(CNN) -- Wisconsin's battle over labor rights shifted toward a series of recall elections Wednesday after the state's highest court reinstated a bitterly contested law that restricts collective bargaining for state workers.
Unions filed a separate federal lawsuit challenging the law Wednesday, but Wisconsin Gov. Scott Walker, who pushed the measure through the state Legislature, said it was time to "move forward."
Six of the 19 Republicans in the state Senate will face recall votes July 12 after they voted for legislation that curbs bargaining rights for Wisconsin public employees, while three of the 14 Democratic senators who fled the state in a last-ditch effort to block the bill are being targeted by Republicans in separate votes the following week.
Each side accuses the other of being the puppet of out-of-state special interests that have joined the battle since February. State Republicans are trying to force runoffs in their races by recruiting "protest candidates" to split anti-incumbent sentiment, Wisconsin GOP chief Stephan Thompson acknowledged Tuesday.
"The protest candidacies will give the Republican senators time to communicate with their constituents and ensure that voters have a chance to learn about the differences between the Republican plan to grow jobs and reduce spending, and the Democrats' record of job-killing taxes and budget deficits," Thompson, the party's executive director, said in a written statement.
Democrats have blasted the moves as an attempt at "gaming the system," and party Chairman Mike Tate has rejected calls to respond in kind.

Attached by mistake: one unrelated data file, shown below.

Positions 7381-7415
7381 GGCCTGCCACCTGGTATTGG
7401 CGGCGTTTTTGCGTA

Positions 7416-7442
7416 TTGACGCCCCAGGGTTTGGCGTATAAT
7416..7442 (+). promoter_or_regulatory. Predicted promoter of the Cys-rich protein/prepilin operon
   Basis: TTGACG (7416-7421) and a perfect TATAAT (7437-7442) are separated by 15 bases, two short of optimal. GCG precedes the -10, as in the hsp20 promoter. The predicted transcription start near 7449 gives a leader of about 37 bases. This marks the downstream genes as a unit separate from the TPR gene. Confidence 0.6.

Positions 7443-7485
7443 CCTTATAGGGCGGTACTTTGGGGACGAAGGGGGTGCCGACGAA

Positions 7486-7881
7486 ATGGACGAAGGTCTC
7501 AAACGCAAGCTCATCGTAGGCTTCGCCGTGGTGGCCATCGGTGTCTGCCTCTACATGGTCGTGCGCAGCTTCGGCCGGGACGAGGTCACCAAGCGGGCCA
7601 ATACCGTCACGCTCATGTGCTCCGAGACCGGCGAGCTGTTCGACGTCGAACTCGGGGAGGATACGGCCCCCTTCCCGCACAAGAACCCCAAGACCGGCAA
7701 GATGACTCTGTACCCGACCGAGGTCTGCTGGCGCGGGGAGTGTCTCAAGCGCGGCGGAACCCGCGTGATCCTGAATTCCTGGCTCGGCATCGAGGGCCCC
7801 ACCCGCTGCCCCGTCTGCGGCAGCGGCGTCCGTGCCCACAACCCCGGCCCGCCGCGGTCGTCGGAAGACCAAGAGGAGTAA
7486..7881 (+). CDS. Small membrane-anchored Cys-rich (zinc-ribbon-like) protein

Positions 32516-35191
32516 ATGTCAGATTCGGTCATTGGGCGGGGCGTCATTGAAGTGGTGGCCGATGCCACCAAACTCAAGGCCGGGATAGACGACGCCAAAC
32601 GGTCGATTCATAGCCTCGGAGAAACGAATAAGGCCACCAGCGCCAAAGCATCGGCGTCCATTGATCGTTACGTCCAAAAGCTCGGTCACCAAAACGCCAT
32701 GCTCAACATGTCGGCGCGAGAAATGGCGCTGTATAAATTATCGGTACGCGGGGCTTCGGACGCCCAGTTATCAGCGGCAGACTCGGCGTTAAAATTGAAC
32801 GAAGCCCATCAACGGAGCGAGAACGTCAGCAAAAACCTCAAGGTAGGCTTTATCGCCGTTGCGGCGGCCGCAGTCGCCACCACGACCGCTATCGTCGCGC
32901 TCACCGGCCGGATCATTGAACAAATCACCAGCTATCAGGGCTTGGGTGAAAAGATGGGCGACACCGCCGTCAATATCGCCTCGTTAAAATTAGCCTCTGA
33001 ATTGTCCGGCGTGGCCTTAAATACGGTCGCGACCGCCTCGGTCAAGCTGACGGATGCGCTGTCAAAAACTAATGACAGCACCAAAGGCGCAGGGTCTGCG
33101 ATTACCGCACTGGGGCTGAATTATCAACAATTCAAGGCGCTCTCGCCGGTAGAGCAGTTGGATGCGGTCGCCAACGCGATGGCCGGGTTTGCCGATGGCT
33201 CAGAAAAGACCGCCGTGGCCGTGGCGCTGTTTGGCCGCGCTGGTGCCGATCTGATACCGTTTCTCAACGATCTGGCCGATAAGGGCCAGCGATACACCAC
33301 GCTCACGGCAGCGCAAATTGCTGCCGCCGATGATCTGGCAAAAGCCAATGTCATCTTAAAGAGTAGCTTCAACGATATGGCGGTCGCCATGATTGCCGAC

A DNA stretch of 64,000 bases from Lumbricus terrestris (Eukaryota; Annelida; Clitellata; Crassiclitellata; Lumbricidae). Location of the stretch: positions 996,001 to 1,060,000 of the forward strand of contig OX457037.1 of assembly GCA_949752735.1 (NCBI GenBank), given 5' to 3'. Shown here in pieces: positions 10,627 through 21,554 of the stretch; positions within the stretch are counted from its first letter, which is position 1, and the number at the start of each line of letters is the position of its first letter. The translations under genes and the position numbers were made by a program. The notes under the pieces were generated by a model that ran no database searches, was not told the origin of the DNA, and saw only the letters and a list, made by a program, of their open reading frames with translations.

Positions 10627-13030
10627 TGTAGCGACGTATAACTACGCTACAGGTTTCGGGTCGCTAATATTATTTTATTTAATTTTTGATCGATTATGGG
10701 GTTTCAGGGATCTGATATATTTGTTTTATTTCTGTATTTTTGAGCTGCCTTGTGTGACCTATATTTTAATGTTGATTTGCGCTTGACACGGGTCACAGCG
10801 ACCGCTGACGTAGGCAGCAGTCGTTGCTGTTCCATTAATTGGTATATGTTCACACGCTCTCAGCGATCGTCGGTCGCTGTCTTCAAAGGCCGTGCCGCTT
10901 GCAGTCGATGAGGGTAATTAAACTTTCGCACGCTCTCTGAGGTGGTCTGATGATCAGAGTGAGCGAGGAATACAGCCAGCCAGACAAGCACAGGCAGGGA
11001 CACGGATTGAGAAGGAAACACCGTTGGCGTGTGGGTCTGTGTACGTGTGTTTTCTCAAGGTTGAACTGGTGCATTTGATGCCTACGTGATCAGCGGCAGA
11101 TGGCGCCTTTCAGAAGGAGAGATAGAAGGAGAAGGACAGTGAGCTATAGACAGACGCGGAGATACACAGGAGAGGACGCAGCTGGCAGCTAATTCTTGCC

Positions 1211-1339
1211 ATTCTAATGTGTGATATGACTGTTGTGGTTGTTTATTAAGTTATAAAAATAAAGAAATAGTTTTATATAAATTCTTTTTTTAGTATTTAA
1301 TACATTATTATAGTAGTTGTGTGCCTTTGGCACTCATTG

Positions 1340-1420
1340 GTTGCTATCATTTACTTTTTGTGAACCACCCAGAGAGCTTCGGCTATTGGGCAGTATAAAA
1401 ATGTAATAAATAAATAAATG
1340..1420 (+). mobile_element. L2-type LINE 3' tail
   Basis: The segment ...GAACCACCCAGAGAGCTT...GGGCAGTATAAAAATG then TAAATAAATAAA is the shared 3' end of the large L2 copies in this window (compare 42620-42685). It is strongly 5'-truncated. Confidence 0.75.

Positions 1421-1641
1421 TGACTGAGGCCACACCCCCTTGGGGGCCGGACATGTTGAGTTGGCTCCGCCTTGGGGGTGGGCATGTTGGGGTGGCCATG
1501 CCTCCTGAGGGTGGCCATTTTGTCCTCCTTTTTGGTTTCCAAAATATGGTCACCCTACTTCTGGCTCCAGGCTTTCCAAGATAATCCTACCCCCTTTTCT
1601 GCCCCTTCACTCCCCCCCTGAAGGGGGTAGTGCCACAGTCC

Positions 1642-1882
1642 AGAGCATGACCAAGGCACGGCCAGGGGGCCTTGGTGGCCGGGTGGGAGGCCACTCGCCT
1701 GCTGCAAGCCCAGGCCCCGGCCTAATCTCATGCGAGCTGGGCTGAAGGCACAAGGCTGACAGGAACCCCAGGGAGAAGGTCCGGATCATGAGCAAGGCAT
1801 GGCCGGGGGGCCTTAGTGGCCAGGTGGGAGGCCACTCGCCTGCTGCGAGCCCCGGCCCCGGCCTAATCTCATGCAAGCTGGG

"We cannot and will not stoop to the Republicans' level by encouraging candidates to lie about their party affiliation or recommending that people try to deceive voters," Tate said in a weekend statement.
Tuesday's 4-3 ruling by the state Supreme Court was a major victory for Walker, who argued that the anti-union legislation was needed to close a $137 million budget gap and to control skyrocketing benefit costs for public employees. It passed despite a storm of protests by public employees, including teachers, police and firefighters, who besieged the state Capitol for three weeks in February and March.
Protesters returned in early June as state lawmakers worked to finish a budget, setting up a tent city dubbed "Walkerville" outside the Capitol.
Under the law, all public workers except police and firefighters -- some of whose unions backed Walker's 2010 campaign -- will be required to pay a larger portion of their retirement plan contributions and health care premiums. Raises will be tied to the rate of inflation, unless state voters approve an exception. Unions will be required to hold a new certification vote every year and will no longer be allowed to collect dues from workers' paychecks.
Democrats called the bill an attempt to gut public-sector labor unions, one of their core constituencies. They had argued that the GOP-led Assembly and Senate failed to provide sufficient public notice before passing the legislation in March, and a judge in Madison had blocked the law from taking effect until Tuesday's decision, which rejected that argument.
The AFL-CIO, which condemned Tuesday's ruling, went to federal court with its allies Wednesday to challenge the law. The unions argue that the law violates workers' rights under the U.S. Constitution to organize and bargain collectively.
"When a legislature discriminates among classes of workers, especially when doing so has more to do with political payback than with any legitimate reasoning, the law has been violated," AFL-CIO state President Phil Neuenfeldt said in a statement announcing the case. The unions are not challenging the portion of the law that raises workers' benefit payments, he said.
At a bill-signing event Wednesday afternoon, Walker declined comment on the new challenge. But he said the Tuesday ruling allows his "Budget Repair Bill" to take effect by the start of the state's fiscal year July 1.
"The Supreme Court of the state of Wisconsin has been heard. I think overwhelmingly, people around the state believe legal action is done," Walker said. "It's time for us to move forward, and ultimately I think that's going to to prevail."
Opponents are also mobilizing to recall Walker, whose poll ratings have dipped sharply since he took office in January. But Wisconsin law protects elected officials from recalls until they have held office for a year.